What Is Bikram Yoga? The Yoga Style That Has Seen Fame & Demise

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*Disclaimer* We firmly condemn Bikram Choudhary and see him for the abuser, r*pist, homophobe, and racist that he is. We stand with the victims and hope that our articles can shed light on the truth.

What is Bikram Yoga?

Bikram Yoga is a popular yoga style, also known as ‘26&2’, ‘Original Hot Yoga (OHY)’ or simply, Hot Yoga. This article will explore what constitutes a Bikram Yoga class and look into why and how variations of the class have come about.

Bikram Choudhury rose to fame by creating a standardized yoga practice that could be replicated in studios worldwide.

His success came with a significant downfall after numerous allegations of sexual assault surfaced in 2013. You can read more about Choudhury and the controversy surrounding him in the yoga world here.

Due to its health claims, Bikram Yoga continues to be practiced. This article will help you to understand its history, plus its potential benefits and risks so that you can know what to expect if you decide to give it a try.

Read on to find out:

  • What is the difference between Bikram Yoga and Hot Yoga?
  • What are the benefits of Bikram Yoga? And potential risks?
  • What is the Bikram Yoga asana sequence?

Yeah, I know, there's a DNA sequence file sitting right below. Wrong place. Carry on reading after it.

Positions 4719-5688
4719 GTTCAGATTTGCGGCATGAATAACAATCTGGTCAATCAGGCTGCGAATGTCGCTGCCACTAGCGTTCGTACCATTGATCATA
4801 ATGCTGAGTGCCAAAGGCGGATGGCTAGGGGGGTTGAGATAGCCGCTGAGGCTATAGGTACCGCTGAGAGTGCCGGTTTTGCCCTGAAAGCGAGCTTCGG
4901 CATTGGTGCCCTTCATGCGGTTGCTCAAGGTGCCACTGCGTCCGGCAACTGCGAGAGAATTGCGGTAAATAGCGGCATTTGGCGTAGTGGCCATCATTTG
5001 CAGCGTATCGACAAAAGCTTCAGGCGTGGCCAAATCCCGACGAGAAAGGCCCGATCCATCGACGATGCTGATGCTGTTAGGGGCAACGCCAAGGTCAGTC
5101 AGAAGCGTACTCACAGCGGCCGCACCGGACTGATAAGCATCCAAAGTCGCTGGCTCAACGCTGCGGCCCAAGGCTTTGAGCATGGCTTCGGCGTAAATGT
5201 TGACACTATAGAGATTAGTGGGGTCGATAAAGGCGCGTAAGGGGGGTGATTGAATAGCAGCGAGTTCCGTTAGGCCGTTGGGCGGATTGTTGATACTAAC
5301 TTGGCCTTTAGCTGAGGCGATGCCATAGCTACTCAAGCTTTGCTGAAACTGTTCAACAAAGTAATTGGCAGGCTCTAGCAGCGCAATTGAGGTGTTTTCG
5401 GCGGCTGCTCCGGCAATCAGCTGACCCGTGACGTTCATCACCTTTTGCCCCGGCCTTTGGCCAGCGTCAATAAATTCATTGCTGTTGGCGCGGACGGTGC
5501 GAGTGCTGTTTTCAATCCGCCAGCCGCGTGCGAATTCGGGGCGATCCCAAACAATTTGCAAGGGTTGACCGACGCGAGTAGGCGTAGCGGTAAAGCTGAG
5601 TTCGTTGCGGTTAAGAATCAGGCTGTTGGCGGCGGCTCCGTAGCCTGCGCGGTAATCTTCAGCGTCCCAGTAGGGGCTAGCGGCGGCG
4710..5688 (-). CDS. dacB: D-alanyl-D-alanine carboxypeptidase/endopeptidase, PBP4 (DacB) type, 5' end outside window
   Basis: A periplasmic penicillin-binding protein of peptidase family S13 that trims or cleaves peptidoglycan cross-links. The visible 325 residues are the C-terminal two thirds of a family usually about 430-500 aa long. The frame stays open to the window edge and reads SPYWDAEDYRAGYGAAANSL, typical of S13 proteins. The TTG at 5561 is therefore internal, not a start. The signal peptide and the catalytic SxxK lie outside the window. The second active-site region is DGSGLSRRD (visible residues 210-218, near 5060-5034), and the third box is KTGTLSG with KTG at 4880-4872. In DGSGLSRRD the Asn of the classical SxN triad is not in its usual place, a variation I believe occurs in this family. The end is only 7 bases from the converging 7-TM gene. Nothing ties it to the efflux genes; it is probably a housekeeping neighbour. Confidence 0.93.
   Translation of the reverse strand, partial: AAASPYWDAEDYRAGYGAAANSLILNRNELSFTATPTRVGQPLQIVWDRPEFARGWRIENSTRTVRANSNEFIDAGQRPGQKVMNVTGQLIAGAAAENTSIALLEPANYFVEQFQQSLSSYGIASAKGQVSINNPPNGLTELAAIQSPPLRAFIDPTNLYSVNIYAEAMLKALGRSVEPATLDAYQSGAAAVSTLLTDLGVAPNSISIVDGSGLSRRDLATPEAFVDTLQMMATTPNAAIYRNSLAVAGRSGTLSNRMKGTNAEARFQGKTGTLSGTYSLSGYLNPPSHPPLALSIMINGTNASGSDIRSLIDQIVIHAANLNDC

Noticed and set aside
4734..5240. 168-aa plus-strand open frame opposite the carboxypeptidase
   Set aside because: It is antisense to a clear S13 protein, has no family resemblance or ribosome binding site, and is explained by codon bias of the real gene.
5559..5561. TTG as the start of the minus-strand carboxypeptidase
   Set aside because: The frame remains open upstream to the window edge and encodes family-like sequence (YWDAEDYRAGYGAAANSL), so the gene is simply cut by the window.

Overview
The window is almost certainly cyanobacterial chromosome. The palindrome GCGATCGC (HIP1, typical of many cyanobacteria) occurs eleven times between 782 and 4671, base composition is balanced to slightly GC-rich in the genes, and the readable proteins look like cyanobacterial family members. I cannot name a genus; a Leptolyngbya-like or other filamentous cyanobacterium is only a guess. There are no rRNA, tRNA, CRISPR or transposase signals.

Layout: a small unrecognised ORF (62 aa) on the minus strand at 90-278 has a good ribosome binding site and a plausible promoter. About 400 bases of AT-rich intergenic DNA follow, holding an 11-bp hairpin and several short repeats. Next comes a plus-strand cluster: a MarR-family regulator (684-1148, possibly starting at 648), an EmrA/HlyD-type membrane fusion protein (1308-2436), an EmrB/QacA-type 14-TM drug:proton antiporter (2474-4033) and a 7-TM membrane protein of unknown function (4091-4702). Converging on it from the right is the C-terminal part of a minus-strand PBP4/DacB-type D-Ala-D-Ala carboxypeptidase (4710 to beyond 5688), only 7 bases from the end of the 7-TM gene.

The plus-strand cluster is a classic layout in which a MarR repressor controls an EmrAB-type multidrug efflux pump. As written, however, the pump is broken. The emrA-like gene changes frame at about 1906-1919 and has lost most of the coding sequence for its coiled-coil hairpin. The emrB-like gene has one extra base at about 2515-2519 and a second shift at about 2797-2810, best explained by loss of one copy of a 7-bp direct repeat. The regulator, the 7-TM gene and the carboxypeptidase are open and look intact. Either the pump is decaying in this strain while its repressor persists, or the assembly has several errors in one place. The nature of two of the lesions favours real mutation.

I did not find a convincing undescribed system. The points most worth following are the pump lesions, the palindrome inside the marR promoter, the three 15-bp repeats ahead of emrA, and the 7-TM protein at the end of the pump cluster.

• What is the Bikram Yoga Advanced Series?
  • How to prepare for a Bikram Yoga class
  • Important things to know about Bikram Yoga
two people doing bikram yoga in a studio

What is the difference between Bikram Yoga and Hot Yoga?

Bikram Yoga

Bikram Choudhury came to the U.S. from Calcutta in the 1970s. His yoga classes gained popularity in California where his focus on physical fitness drew in Hollywood’s elite looking for the next new workout.

Choudhury studied yoga in Calcutta under his teacher Bishnu Charan Ghosh, the younger brother of Paramahansa Yogananda (author of Autobiography of a Yogi). Ghosh taught a series of 84 postures, from which Choudhury drew from to create his series of 26. This was a choice to make it suitable for beginners when he began teaching in the West.

What is Bikram Yoga?

Bikram Yoga classes consist of 26 postures and 2 breathing exercises. Traditionally, it is practiced in a mirrored studio heated to 41 degrees celsius and lasts for 90 minutes. 

Many Bikram Yoga studios decided to distance themselves from the ‘Bikram’ brand after allegations of sexual abuse began to surface around 2013. However, it was common for teachers to want to continue practicing and teaching the sequence as it has proven to be highly beneficial to physical and mental health ailments.

Studios who chose to continue teaching the 26 yoga posture sequence, renamed the classes to remove their association with Bikram Choudhury. So, rather than ‘Bikram Yoga’, classes were called ‘26&2’ or ‘original hot yoga’/ ‘OHY’. It is also often referred to simply as ‘hot yoga’.

Hot Yoga

Hot Yoga is an umbrella term, generally referring to a yoga class in a heated room. It does not necessarily mean a class consisting of Choudhury’s 26 posture sequence, although it can do. 

‘Hot yoga’ can refer to 26&2 classes and OYH classes as well as many other styles of yoga practiced in a heated room. Studios that have the facilities will often advertise hot vinyasa, hot pilates, and more.